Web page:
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Sunday 14 July 2019

Burl reviews The Devil's Triangle! (1973)

Kchshsh, Burl transmitting! Can you read me! Ha ha, I think the odds are likely that I’ve flown through the Bermuda Triangle more than once, and yet here I am, having survived these risky journeys through the unknown, to write you a review for a late-70s goof-doc highlighting the final journeys of some who were not so lucky! Ha ha, yes, it’s The Devil’s Triangle!
The Bermuda Triangle was a big deal in the 1970s, and a filmmaker called Richard Winer obviously knew a winning gambit when he saw it: make a mid-length documentary about the phenomenon, use all sorts of stock footage, some po-faced interviews, a few re-creations, a droney theme tune by King Crimson, a briefly psychedelic flashback and an exploding model boat to tell the story - and then hire Vincent “Dead Heat” Price to narrate it all! Ha ha, Price does the job perfectly with that high-born voice, and sounds like he’s been offered a bonus for every time he can work in the words “The Devil’s Triangle!” in a tone of barely-controlled alarm!
It’s a little weird, actually: the words “Bermuda Triangle” are never uttered once in the picture! It’s as though Winer had decided to coin a new term for some reason, or else was prohibited by court order to use the established nomenclature! It feels like poor Price is being forced to talk around something that everybody already knows the name of, and I’m afraid the ruthless determination to speak only of The Devil’s Triangle undercuts one’s willingness to accept all of the movie’s propositions!
Many well-known cases are considered! Of course we get the full story of the Lost Squadron, the routine patrol flight that went out, send back a few cryptic, garbled messages, then vanished for all time, never to be seen again! There’s the more historical account of the Japanese freighter that only had time to radio “Danger like dagger now!” before never being heard from again! Some stories were unfamiliar, at least to laymen like ol’ Burl, and you can see why! For example, there’s the one about the guy and his buddy the priest who lay their cabin cruiser just a mile off Miami to look at the lights of the city, call in a complaint that there was a hole in their hull, and then aren’t there anymore by the time the Coast Guard comes to investigate! Ha ha, it’s not the most thrilling tale, that one!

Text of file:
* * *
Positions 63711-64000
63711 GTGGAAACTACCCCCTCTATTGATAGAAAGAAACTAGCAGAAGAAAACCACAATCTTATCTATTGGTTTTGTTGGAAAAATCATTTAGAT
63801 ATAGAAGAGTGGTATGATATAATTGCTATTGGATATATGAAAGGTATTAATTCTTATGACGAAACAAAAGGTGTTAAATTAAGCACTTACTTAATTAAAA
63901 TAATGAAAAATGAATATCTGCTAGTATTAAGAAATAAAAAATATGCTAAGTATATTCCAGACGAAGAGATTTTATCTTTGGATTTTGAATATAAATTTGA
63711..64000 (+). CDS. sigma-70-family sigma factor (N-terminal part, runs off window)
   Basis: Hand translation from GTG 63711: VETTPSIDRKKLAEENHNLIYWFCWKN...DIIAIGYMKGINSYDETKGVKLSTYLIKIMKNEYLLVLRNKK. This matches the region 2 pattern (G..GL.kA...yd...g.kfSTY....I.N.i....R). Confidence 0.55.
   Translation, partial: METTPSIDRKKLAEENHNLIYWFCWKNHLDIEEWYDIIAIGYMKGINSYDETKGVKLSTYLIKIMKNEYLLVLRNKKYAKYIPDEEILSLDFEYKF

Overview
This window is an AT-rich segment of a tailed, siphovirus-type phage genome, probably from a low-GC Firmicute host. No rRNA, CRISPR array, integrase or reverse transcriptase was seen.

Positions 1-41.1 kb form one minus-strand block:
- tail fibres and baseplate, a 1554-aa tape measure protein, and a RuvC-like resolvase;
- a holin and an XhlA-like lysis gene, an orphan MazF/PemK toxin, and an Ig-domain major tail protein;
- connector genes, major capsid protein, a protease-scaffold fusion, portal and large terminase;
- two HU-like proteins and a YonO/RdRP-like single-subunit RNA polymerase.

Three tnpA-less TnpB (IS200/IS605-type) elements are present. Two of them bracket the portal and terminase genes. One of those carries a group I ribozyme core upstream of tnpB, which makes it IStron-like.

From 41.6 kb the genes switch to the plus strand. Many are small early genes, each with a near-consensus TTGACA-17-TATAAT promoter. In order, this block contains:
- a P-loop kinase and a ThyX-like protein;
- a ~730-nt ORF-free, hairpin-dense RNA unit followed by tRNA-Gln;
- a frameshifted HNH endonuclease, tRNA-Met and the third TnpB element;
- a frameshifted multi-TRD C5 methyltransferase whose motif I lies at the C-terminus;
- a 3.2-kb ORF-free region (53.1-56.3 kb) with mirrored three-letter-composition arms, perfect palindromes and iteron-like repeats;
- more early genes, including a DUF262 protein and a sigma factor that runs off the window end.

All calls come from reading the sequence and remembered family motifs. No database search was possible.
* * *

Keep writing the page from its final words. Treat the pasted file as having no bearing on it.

In what was probably considered a big get for the documentary, Winer interviews the pilot who stayed behind while his Lost Squadron patrolmates went out into oblivion! There’s a real human story here, or the potential for one, about survivor’s guilt, obsession, and the unevenly-toothed gears of fate! But the movie engages with none of these, presenting instead a ghostly roll call in which the survivor’s name is repeated as though he’s the one who’s absent!
This bit is a waste of time (of which this brief picture has only fifty-two minutes’ worth in total), but where we do get a few frissons of creepy mystery is in some of the radio messages sent back from, apparently, the void; or the scary portraits of sailors in panic; or the home movie footage, which Price assures us is genuine, of a sailing yacht under the skipperage of a famous millionaire in the last few days before disappearing forever into uncertain geometries!
The picture gives equal consideration to all theories attempting to explain this terrifying isosceles! Could it be a gateway to another dimension, an electromagnetic anomaly, a curse of long standing, or simply a space alien kidnap zone? One thing it absolutely cannot be, the movie asserts with utter certainty, is coincidence, or anything so banal as rough weather! Ha ha, surely not!
When I was very young, I would be sent down to the neighbourhood movie house, the Park, every Saturday afternoon to see whatever was playing, and sometimes it would be something just like this! So I have a fondness for these 70s-era tabloid docs, even if they’re always clunky, frequently dull, and never very convincing! On balance, and largely because of Price, and this residual affection I have for the form, I’m going to give The Devil’s Triangle two sudden squalls!

1 comment:

  1. Even though the Bermuda, sorry, Devil's Triangle was thoroughly debunked almost immediately after the theory was proposed, it endures - this was why the TV show Fantastic Journey was an enormous hit, right?